Changes in your sense of smell are rarely life-threatening, but they can have a significant impact on your quality of life. Your senses of smell and taste are closely linked, and many people who lose their sense of smell find that food loses much of its taste as well. You can recognise ‘basic’ tastes – bitter, sweet, salty and sour – without needing smell, but more complex flavours need both senses to appreciate them fully.
One of the most common reasons for a distorted sense of smell is sinus infection. This can be acute (acute sinusitis is more commonly associated with pain over the front of your face, a blocked or runny nose, fever and/or an unpleasant tasting drip down the back of your nose into your throat) or chronic (lasting for more than 12 weeks, pain is often less prominent but runny nose and reduced sense of smell are more common). Mouth infections or problems with your teeth can also cause an unpleasant sense of smell. Much less common is partial damage to the nerve involved in smell – the olfactory nerve.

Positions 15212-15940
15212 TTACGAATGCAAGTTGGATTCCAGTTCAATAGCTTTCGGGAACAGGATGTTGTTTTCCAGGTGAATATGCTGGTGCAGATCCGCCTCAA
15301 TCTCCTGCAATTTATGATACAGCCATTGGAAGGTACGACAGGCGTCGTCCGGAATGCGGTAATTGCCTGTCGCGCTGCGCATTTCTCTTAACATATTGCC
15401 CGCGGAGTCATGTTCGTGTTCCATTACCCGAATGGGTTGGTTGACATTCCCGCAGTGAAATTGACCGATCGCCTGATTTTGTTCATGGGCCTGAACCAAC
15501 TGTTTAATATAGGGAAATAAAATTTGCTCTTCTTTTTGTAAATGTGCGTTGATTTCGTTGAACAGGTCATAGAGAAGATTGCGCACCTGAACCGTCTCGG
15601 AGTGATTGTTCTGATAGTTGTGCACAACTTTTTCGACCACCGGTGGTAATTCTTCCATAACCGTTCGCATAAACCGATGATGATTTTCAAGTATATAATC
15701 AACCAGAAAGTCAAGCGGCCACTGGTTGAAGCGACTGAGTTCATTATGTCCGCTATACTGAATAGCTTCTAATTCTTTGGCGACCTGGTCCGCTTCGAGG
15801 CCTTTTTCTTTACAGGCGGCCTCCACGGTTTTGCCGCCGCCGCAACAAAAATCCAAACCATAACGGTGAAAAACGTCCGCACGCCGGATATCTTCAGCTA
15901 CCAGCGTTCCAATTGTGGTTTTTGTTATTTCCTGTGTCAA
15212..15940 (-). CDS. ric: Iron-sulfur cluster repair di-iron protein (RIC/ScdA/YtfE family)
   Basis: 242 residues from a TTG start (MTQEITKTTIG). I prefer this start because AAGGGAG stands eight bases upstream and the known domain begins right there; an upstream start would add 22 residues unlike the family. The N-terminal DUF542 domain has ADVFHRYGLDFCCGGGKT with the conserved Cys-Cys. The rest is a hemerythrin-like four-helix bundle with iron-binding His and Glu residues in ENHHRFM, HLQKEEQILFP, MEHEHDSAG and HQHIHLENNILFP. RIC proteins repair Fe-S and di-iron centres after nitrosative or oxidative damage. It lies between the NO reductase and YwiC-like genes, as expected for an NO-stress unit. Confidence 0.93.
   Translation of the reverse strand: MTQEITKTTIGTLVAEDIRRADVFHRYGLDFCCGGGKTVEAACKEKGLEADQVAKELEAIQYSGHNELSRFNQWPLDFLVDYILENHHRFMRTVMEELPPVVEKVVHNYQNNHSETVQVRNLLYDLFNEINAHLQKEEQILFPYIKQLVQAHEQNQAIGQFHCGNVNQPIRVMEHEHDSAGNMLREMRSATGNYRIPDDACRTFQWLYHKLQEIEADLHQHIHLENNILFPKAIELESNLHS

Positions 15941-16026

Because smell and taste are closely linked, other problems which affect your mouth can also result in a change in your sense of smell, reflux from your oesophagus (gullet) can cause a nasty taste in the back of your throat which can affect your sense of smell. If your symptoms are severe or persistent, see your GP. They may consider tests and possibly referral to an ENT (Ear, Nose and Throat) specialist who can examine the inside of your nose with an endoscope (a small flexible telescope).
Dr. Sarah Jarvis
Please consult a doctor or other health care professional if you have health concerns or for diagnosis and treatment of medical conditions.